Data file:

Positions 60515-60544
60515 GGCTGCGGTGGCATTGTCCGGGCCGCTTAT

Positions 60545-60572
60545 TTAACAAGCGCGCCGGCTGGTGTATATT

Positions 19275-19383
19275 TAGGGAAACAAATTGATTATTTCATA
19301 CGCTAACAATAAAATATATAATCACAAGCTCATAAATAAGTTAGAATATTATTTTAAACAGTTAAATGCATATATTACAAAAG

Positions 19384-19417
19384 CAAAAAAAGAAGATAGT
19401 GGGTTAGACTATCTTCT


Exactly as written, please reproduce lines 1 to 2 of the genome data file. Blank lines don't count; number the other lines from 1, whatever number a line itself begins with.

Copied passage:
Positions 60515-60544
60515 GGCTGCGGTGGCATTGTCCGGGCCGCTTAT